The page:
So I'm getting going and adding a few books that I've read recently--in an effort to make them not all children's books I'll start with this one. This is a truly fascinating and well put together book and I wouldn't say it is for hiphop fans only (although if you are a fan, run don't walk to your local independent bookseller and buy a copy). This is told firsthand by the dj's, dancers, mc's, graffiti artists and other's who lived through the beginning, giving some great insight to the bronx in t So I'm getting going and adding a few books that I've read recently--in an effort to make them not all children's books I'll start with this one. This is a truly fascinating and well put together book and I wouldn't say it is for hiphop fans only (although if you are a fan, run don't walk to your local independent bookseller and buy a copy). This is told firsthand by the dj's, dancers, mc's, graffiti artists and other's who lived through the beginning, giving some great insight to the bronx in the late 70's and chock full of awesome photos and my favorite part--original show flyers.

  5. 5 out of 5

    Anton

    Puts you right there in the early to late seventies and into the eighties as the burgeoning hip hop movement gets it's feet off the ground. From underground movement to commercial superstars, this book is utterly fascinating. There are so many parallels between underground and counter-cultural movements that sprung up around this time period. This is a great read for anyone who loves music, the city, and youth movements; all with a slight undertone of seediness.

  6. 4 out of 5

    robert

    I read this for a book club. Nobody else could make it all the way through. Perhaps my tolerance is higher than most because I love burgeoning revolutions, and this was certainly one. Plus, great early visual artifacts.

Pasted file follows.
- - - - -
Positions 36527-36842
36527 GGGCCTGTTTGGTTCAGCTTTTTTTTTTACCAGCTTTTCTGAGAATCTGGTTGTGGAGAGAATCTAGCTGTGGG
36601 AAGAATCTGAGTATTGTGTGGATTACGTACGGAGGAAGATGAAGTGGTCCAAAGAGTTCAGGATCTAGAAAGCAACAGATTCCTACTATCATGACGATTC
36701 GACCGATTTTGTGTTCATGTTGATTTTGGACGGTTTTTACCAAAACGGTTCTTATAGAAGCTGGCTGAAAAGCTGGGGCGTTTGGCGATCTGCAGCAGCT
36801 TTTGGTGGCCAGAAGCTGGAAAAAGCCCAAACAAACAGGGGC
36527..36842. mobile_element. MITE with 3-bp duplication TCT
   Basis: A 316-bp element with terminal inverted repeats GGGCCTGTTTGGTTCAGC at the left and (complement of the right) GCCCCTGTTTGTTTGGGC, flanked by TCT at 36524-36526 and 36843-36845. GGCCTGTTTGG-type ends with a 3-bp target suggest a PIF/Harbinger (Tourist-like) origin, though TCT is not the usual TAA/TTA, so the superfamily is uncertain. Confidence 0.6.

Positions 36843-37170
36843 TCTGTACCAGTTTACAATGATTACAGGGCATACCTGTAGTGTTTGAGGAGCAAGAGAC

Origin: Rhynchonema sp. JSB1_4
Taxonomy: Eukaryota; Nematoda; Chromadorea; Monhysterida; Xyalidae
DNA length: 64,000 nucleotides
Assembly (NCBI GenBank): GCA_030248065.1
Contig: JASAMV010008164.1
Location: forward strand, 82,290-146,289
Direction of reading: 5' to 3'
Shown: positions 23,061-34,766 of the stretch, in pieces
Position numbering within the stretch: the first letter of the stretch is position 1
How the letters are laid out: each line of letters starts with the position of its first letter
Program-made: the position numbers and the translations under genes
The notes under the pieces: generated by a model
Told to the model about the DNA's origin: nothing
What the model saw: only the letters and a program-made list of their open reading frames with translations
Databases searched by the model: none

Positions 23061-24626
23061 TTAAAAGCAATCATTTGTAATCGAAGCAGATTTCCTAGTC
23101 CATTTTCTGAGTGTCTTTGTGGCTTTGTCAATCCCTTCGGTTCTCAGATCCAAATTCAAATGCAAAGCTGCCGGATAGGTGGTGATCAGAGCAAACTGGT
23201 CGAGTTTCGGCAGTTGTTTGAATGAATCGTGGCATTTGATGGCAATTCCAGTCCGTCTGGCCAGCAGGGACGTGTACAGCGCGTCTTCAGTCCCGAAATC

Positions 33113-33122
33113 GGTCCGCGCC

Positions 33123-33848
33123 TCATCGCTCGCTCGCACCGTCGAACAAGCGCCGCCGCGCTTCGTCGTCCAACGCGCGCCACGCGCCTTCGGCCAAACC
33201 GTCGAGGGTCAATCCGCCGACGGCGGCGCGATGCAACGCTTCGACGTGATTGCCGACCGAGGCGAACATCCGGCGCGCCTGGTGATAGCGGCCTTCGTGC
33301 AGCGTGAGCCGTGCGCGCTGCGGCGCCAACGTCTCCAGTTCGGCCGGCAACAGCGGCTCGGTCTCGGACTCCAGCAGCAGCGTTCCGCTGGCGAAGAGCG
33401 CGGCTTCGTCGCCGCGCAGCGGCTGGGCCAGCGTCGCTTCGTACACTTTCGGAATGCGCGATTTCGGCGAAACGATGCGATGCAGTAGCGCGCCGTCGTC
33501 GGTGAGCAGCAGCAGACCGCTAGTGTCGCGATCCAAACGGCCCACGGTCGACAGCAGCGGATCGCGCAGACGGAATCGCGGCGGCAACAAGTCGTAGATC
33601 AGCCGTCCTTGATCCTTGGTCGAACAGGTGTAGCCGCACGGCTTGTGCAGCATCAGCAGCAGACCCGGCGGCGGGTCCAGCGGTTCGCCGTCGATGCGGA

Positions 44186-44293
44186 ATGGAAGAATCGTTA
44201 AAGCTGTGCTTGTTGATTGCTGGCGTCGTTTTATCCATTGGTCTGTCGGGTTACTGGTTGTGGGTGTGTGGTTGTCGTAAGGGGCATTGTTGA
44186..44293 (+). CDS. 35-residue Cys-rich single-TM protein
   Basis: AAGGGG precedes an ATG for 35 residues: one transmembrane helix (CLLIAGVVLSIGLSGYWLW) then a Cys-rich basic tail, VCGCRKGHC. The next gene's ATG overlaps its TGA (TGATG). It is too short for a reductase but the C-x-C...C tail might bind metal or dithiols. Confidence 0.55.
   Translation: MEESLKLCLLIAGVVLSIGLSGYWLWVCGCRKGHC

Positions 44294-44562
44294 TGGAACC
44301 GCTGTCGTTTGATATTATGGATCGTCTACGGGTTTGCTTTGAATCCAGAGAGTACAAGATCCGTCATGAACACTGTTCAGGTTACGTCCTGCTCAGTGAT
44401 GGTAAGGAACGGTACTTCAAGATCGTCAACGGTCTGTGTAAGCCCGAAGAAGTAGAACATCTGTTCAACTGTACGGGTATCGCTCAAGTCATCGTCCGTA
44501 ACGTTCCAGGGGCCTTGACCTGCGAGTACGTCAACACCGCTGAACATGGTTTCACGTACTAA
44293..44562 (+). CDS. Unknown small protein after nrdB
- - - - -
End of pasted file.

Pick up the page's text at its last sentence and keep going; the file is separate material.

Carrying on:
7. 5 out of 5

    Jay

    A tie with "Please Kill Me" as one of the most important books written about 20th century music. Completely engaging, relevant, and well written, in the same oral tradition of "Please Kill Me". If you don't read this book and love it, you're a fucking moron.

  8. 5 out of 5

    Gabe

    A coffee-table book that is well worth the full read, a fascinating first-hand journey through hip-hop's birth.

  9. 4 out of 5

    captain america

    always a fan of oral history. i'd give this book higher marks if i actually liked hip hop.

  10. 5 out of 5

    Jason

    Easily one of the most important history books available about hip hop culture.

  11. 4 out of 5

    Philly D

    this book is so bad ass. awesome vintage pics and great oral history from the cats who were there.

  12. 5 out of 5

    Renato

    Meh...good coffee table book.

  13. 5 out of 5

    Brannon

    yes...yes.

  14. 4 out of 5

    Cynthia E Sherman

    Well researched. A great resource tool. Amazing pictures. Many, many readers will find this material interesting and useful.

  15. 4 out of 5

    Michael Borshuk

    Second time I've read through this and delighted all over again by the liveliness of these first-person accounts of hip-hop's birth in the 1970s. So many exciting stories here.

  16. 4 out of 5

    Chloe

    interesting read. Developed off of filmed interviews and it definitely showed, sort of like reading a transcript of a documentary, not that that's bad thing.

  17. 5 out of 5

    Mo

    fun. makes you wish you were around at the time. and if you were, it makes you wish you had had better taste

  18. 4 out of 5

    Bob

  19. 4 out of 5

    Lisa Zelznick

  20. 4 out of 5

    Asuna

  21. 4 out of 5

    Lindsey W

  22. 4 out of 5

    Bennett

  23. 4 out of 5

    Patrick

  24. 5 out of 5

    E

  25. 4 out of 5

    Stephanie

  26. 5 out of 5

    Sydney.gilbert

  27. 4 out of 5

    Mozlenko

  28. 5 out of 5

    Torin

  29. 5 out of 5

    Aaron

  30. 5 out of 5

    Greg